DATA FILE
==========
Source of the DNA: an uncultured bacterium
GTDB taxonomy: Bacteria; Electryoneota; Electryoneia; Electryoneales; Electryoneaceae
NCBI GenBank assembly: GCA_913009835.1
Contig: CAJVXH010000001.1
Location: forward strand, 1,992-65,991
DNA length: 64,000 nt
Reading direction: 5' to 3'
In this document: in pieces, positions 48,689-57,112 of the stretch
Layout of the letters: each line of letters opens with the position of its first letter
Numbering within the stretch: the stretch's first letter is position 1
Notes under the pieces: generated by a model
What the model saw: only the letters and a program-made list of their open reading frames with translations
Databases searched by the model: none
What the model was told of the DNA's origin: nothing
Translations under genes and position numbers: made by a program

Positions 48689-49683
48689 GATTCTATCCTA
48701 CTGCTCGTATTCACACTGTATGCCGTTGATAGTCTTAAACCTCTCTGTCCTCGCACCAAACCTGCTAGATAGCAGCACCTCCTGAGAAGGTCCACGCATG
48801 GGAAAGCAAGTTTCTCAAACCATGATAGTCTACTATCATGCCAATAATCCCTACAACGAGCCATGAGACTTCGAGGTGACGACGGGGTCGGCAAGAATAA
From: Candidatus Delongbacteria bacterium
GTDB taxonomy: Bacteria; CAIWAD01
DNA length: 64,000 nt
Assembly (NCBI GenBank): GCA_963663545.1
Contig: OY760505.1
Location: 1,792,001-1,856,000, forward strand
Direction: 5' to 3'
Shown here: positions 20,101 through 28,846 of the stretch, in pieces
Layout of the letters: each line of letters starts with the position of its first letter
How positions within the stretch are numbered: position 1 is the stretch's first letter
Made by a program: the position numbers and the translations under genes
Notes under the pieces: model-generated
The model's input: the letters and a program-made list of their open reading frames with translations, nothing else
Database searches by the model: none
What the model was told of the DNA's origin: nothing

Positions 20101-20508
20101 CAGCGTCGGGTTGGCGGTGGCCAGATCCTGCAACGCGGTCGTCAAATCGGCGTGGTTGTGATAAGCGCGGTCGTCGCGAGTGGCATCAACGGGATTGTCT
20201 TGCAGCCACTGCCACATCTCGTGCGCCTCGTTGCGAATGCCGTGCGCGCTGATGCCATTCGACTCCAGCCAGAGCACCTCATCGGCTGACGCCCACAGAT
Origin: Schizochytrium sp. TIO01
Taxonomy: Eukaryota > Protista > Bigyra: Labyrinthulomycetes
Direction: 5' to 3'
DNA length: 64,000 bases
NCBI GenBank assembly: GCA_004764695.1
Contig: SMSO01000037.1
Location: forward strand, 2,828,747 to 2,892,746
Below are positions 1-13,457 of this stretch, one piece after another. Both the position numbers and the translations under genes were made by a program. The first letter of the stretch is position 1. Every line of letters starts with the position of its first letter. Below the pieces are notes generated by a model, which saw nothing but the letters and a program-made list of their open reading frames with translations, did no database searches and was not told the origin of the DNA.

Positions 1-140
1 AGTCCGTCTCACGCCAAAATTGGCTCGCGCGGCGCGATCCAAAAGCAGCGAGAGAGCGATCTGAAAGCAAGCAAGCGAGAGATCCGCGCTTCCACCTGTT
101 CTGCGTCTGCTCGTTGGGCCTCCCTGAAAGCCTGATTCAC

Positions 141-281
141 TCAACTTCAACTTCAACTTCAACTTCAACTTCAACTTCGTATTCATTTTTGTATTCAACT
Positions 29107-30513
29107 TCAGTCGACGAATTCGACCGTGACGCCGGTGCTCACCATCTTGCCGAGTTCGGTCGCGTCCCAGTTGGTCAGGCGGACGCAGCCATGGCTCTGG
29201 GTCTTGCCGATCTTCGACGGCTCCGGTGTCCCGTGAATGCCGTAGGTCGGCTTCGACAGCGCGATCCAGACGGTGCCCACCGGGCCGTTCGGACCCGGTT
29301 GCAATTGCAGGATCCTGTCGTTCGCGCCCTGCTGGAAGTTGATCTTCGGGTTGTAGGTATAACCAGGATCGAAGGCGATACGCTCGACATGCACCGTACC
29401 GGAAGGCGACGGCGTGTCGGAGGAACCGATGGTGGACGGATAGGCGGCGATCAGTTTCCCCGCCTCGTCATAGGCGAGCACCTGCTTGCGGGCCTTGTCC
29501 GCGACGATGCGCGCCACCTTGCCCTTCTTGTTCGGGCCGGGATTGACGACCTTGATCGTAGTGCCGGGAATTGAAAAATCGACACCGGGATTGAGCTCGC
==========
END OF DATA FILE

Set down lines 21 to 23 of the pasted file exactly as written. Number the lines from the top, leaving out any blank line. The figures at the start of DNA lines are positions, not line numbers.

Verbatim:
GTDB taxonomy: Bacteria; CAIWAD01
DNA length: 64,000 nt
Assembly (NCBI GenBank): GCA_963663545.1